When I was still Games Editor of Custom PC and Bit-tech I kept a lot of random notes like this which only made sense to me. This was just after Tim and Bindi left the editorial team, so I had to rescind their forum status. I also apparently needed to produce a list of games companies for our constantly inept ad salesman at that time and was toying with a feature idea called ‘The Man Who Fucked Up Sandy Bridge’ – three guesses why the editor didn’t go for that one.
This was a feature I was planning on pitching to Edge Magazine. The idea was use Twitter to host a massively playable version of Zork. I’d type in a description, someone would tweet back an instruction and I’d input that to the game, feeding the result back through Twitter. It was popular for a bit, but players never got really got anywhere because they fought against each other and dedicated themselves to doing stupid things instead…as you can see on the right hand page. I wanted to call the feature ‘I Am Become Zork’, but in the end I got bored of the idea and started looking at art games instead. That led to me pitching an article to Kill Screen, but that never went anywhere because (as I found out) it takes them literally six frickin’ months to reply to an email.
Before I left Custom PC and Bit-tech I had a few meetings with my counterpart, the Deputy Editor, about ways we could address a few community problems that were bothering us. This included putting a graduated paywall around the forums where users would pay a small fee of £2 to £4 to unlock extra content, remove inserted ads and get extra functionality. This never went anywhere thankfully, but only because the bureaucracy involved and general resistance to change meant we never took it outside of our private conversations. We did take forward the idea of a few community events however and, while we left before our ideas got off the ground, Bit-tech did later host a successful Pub Quiz that we assisted with.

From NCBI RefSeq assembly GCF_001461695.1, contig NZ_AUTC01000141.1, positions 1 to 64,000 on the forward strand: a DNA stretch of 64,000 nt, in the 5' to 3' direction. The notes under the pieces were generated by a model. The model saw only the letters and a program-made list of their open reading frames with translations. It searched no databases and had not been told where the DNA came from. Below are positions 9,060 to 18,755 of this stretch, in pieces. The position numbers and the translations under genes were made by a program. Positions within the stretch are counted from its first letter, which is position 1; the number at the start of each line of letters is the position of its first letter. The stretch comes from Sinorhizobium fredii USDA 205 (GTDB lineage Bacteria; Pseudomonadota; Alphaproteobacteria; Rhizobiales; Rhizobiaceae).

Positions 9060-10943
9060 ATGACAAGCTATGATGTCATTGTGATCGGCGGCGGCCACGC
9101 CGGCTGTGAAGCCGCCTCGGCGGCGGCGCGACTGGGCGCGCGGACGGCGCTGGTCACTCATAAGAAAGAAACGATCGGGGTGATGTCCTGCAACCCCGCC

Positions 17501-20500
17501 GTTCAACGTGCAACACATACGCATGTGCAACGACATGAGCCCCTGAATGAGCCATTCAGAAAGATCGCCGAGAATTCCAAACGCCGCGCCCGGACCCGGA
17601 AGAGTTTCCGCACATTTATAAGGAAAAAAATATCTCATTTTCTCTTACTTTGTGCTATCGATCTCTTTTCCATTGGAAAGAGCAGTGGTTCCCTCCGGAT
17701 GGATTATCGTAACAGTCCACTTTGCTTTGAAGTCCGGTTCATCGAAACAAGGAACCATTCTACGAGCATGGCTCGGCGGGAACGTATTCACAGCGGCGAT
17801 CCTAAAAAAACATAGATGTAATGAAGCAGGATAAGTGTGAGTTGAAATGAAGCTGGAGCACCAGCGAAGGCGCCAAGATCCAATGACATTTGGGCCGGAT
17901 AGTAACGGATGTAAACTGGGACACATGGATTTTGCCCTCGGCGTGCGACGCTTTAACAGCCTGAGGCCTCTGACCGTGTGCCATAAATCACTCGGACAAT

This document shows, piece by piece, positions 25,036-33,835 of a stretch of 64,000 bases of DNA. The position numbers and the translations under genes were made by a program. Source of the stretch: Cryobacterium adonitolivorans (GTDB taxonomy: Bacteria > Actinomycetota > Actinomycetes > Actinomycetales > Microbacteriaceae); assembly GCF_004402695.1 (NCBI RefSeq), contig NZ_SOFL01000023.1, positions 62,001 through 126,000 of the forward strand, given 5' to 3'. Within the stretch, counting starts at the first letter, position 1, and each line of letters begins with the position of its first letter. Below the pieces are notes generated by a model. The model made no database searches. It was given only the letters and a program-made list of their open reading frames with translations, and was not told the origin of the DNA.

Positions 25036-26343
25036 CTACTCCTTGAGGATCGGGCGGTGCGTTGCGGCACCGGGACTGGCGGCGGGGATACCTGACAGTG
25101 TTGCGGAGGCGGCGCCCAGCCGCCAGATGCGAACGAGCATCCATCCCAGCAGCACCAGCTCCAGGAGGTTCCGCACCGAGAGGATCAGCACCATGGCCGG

These are notes I took from a substantial interview I did with Jonathan Blow and Dan Pinchbeck and which was basically a big turning point for my journalism career. Not only was this the point at which I decided I wanted to finally start working on the podcast that would become Unlimited Hyperbole, but Jon and Dan also gave me a level of frankness and professionalism that I’d not had from many others in the industry. I think we talked for about two hours and we covered everything from the frustrations Jon felt after Braid’s release to the obligation creators have to communicate their vision as accurately as possible. Jon also articulated some deeper suspicions I had about games publishers too – the paragraphs with the lines next to them – about how big game publishers might not be the experienced professionals they appear to be.
Continuing on from above, that interview was then followed up by one with the great Shams Jorjani of Paradox Interactive – who is also really frank and great to work with. Dan added some thoughts on Kickstarter in here, foreshadowing the disappointments we’ve started to see already. Both of these interviews went towards a piece I did for Continue Magazine on the ways games find financing. I found out recently that the piece was even nominated for The Games Journalism Prize, though it unfortunately didn’t qualify to the long list. Still, even awareness like that is great. I just like to know people read things.
That’s it for now.